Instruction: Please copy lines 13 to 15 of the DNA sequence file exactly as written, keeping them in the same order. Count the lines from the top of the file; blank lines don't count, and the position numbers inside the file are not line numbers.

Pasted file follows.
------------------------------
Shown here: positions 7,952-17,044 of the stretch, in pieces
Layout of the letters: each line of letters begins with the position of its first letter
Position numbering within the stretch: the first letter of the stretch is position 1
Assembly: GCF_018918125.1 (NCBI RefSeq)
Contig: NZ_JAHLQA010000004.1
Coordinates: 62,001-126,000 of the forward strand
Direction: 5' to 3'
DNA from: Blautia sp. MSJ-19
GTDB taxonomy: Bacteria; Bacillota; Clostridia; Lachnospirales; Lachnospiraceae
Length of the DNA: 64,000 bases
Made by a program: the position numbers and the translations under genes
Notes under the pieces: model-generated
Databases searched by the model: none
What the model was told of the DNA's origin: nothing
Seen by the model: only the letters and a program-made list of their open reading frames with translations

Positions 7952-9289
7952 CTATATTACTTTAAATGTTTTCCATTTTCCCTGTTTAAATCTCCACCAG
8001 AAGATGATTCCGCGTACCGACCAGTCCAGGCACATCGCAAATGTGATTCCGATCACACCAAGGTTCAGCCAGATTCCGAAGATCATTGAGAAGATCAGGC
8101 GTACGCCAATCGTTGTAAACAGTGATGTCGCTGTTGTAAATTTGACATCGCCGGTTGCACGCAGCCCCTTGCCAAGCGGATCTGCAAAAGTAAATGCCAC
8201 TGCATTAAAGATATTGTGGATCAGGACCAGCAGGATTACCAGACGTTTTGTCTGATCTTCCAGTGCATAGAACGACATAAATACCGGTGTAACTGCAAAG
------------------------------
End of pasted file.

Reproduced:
Databases searched by the model: none
What the model was told of the DNA's origin: nothing
Seen by the model: only the letters and a program-made list of their open reading frames with translations